Nearly 200,000 troops have been deployed across the country to prevent attacks.
Rings of security have been set up around each polling centre, with the police at the centre and hundreds of troops on the outside.
Reporting restrictions are in place, limiting what can be broadcast about the candidates.

For what it’s worth, Niedringhaus was a former Nieman Fellow. Some of her work can be seen on her Tumblr. See also her 2007 essay in Nieman Reports on the emotions of photography, and this 2013 photo essay of her work in Afghanistan from the Atlantic.

breakingnews:

AP photographer killed, reporter wounded in Afghanistan

AP: Veteran Associated Press photographer Anja Niedringhaus was killed and AP reporter Kathy Gannon was wounded on Friday when an Afghan policeman opened fire while they were sitting in their car in eastern Afghanistan.

Follow more on this story at Breaking News

Photo: Associated Press photographer Anja Niedringhaus poses for a photograph in Rome. (AP File Photo)

FJP — Via the BBC:

The attack took place in the town of Khost near the border with Pakistan…

…[The two journalists] had been travelling with election workers delivering ballots in the Tanay district of Khost province.

An eyewitness said a police unit commander had opened fire on the journalists as they were waiting for their convoy to move inside a security compound.

The police officer behind the attack was taken into custody after surrendering to other police…

The BBC’s Afghanistan correspondent, David Loyn, says the election is being protected by the biggest military operation since the fall of the Taliban.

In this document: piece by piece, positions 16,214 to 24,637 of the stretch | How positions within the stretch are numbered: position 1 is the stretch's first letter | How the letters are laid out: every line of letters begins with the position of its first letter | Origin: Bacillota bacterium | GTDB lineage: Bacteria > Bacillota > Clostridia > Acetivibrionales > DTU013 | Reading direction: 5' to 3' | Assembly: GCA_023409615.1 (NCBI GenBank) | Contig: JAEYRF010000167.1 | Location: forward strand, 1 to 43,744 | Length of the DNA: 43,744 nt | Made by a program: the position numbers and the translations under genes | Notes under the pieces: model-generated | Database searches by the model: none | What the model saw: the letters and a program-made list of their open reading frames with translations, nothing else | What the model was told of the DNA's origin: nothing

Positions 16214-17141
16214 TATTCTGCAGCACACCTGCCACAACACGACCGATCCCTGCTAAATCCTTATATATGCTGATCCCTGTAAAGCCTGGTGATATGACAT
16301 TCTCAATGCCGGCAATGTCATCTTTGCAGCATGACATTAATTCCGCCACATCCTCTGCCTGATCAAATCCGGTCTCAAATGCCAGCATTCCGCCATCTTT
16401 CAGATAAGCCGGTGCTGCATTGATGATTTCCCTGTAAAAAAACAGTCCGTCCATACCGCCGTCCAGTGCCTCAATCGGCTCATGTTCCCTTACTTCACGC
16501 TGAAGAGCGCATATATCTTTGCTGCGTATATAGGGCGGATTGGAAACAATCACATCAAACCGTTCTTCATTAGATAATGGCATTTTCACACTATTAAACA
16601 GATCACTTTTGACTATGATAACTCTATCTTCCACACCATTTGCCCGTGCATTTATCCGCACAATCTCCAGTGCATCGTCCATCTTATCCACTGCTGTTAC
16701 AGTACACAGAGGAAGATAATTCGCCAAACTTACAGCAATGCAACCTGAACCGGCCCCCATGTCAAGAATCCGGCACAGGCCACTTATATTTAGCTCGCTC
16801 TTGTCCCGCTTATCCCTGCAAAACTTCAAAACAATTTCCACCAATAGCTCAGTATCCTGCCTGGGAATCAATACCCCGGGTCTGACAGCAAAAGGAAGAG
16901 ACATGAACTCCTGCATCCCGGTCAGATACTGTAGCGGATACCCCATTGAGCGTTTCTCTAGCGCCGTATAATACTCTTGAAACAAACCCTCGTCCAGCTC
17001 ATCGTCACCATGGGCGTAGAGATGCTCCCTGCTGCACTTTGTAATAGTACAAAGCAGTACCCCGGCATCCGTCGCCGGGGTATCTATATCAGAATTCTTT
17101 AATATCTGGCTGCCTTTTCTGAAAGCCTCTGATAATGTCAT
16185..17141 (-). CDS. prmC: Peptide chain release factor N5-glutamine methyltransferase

Nearly 200,000 troops have been deployed across the country to prevent attacks.

Rings of security have been set up around each polling centre, with the police at the centre and hundreds of troops on the outside.

Reporting restrictions are in place, limiting what can be broadcast about the candidates.

For what it’s worth, Niedringhaus was a former Nieman Fellow. Some of her work can be seen on her Tumblr. See also her 2007 essay in Nieman Reports on the emotions of photography, and this 2013 photo essay of her work in Afghanistan from the Atlantic.

laughingsquid:

The Oxford Comma, A Confounding Bit of Punctuation

FJP: For what it’s worth, The FJP doesn’t use the Oxford Comma. We’re also with Farhad Manjoo in refusing to put two spaces after a period.

Robots Reporting Earthquakes
Via Slate:

Ken Schwencke, a journalist and programmer for the Los Angeles Times, was jolted awake at 6:25 a.m. on Monday by an earthquake. He rolled out of bed and went straight to his computer, where he found a brief story about the quake already written and waiting in the system. He glanced over the text and hit “publish.” And that’s how the LAT became the first media outlet to report on this morning’s temblor. “I think we had it up within three minutes,” Schwencke told me.
If that sounds faster than humanly possible, it probably is. While the post appeared under Schwencke’s byline, the real author was an algorithm called Quakebot that he developed a little over two years ago. Whenever an alert comes in from the U.S. Geological Survey about an earthquake above a certain size threshold, Quakebot is programmed to extract the relevant data from the USGS report and plug it into a pre-written template. The story goes into the LAT’s content management system, where it awaits review and publication by a human editor.